What Camera Do You Recommend?

Without fail I am ALWAYS being asked what camera do I recommend?

And my answer without fail, is ‘How long is a piece of string?’

There are so many cameras out there… so many brands, from the cheapest to the best… Nikon, Canon, Leica, Lumix, Sony, Casio, Fujifilm, Olympus, Pentax, Richo, Panasonic, Pentax, Sigma…  shall I go on?
Even Lego has a camera… 

And under each brand there will be small digital with fixed lenses through to digital SLR makes, each with amazing functions that can now do the work of a small PC.

My first camera was a Nikon film camera, which I then upgraded to a Nikon D80 and then, I got a Nikon D700 …. I still use the D80 as a spare and sometimes as a lighter camera if I’m shooting on my feet all night at an event.  The D700 is heavier.
I also take the two camera bodies with me when I’m shooting a wedding or large event.  I can have two different lenses on and pick up and put down as I like.  Or, sometimes I’ll just use the one camera with a versatile lens on it which covers wide angle and some zoom.   I also have a little point and shoot Nikon which is the size of a mobile telephone and I slip this into my bag or pocket when ever I go out.

By this point, you’ll have realised I’m a Nikon user. 

And if I’m a Nikon user, I know a lot about Nikon and not that much about any other camera!  Nikon users are die-hard Nikon users, who rarely emigrate EVER to any other brand, unless something quite extreme happens –  ie Nikon go out of business.
The same can be said for Canon users.  In fact, between the two brands, there’s friendly rivalry and mickey-taking between Canon and Nikon users.
‘Poor you’, we Nikon users say… ‘Fancy having to use a Canon’ …
and vice versa.

Point and shoots are great cameras to start learning on because they don’t typically have all the bells and whistles an SLR camera has. You can master basic photography techniques without getting bogged down in the technical specifics of your camera. And they’re great on trips where a bulkier camera might be more of a hindrance than a help.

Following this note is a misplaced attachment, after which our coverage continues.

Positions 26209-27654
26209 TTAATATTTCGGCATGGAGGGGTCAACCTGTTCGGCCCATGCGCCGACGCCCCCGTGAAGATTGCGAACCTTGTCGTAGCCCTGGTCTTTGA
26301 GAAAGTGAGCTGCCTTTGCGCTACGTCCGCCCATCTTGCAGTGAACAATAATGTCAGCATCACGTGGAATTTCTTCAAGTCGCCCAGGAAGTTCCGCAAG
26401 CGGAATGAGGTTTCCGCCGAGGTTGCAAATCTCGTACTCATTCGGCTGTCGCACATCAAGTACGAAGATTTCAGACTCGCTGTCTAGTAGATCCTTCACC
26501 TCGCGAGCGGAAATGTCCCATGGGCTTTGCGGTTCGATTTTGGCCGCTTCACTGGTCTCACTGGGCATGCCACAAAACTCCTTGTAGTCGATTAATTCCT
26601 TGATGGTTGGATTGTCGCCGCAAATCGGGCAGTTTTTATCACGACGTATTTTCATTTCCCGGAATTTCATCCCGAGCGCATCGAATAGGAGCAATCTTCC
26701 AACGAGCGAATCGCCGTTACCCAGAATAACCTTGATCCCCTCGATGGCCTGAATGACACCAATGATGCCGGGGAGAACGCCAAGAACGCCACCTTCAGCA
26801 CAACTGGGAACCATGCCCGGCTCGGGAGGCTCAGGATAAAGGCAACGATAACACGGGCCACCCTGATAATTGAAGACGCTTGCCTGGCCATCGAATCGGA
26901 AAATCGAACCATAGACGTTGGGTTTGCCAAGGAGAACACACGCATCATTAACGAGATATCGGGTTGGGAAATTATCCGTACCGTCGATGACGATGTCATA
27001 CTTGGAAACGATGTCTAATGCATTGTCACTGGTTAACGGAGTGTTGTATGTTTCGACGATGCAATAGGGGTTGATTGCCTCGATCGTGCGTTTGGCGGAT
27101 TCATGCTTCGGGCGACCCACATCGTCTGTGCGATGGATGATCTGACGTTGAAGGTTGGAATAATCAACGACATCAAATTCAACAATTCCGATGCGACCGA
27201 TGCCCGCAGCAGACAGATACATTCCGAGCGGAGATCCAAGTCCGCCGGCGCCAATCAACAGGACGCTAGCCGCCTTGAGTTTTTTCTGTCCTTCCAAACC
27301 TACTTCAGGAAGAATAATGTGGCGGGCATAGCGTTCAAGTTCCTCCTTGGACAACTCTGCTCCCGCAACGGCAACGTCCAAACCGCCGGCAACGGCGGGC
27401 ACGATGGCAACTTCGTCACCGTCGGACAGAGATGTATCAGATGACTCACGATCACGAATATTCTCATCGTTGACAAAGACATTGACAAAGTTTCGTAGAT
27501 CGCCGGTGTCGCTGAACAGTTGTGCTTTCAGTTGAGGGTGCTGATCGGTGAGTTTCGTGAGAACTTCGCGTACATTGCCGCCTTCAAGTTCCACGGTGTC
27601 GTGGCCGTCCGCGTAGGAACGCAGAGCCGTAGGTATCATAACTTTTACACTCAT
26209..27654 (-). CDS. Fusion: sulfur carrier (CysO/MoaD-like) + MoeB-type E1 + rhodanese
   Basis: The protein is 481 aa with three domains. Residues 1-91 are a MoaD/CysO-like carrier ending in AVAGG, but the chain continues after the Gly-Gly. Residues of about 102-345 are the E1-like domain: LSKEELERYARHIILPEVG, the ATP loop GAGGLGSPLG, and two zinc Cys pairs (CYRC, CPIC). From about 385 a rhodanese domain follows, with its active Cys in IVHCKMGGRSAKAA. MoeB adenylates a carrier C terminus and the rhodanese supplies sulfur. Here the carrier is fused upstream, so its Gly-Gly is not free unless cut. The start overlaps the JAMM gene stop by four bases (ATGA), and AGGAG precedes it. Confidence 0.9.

With digital cameras, the amount of megapixels is only half the story.  Whilst it might be amazing to have 14mps, the other side of the equation is the sort of sensor the camera has.  Point and shoot cameras usually always have a smaller sensor.  SLR cameras generally have a bigger one which leads to quality and how much light that sensor can process and how well it does it. 

Things to think about when you’re looking for a camera…

Do you want something small and light that will fit into a bag?
Do you want a ‘point and shoot’ camera with hardly any of those ‘confusing’ settings on?
Do you want to move from point and shoot into SLR territory?
What is it you’re shooting and will you need a tripod?
How big are your hands?
Got chunky fingers?  Can you reach the buttons?
Do you want to sell your photographs or print and frame them at home?
Are you wanting to take snaps, or become a professional photographer?
Do you want to take videos with your camera too?
How much can you spend on lenses?
How much are accessories, such as flash?
Can the camera take any other lens made by another company?

I would always recommend you talk to someone in a camera shop before buying your camera.  You need to see how the camera feels in your hands, how accessible the buttons are, whether the manual is in readable English or bad ‘Engrish’

The truth is that you can take great photographs with a lousy camera and lousy photographs with a great camera… partially it is about the end user – which is YOU!

The bottom line is that telling someone what camera to get is nigh on impossible.  The honest answer is ‘I don’t know but I can maybe help point the way’.

For a great camera review, I always visit Ken Rockwell.  And if you like what Ken says, you can always give him a few dollars to show your appreciation. 😀

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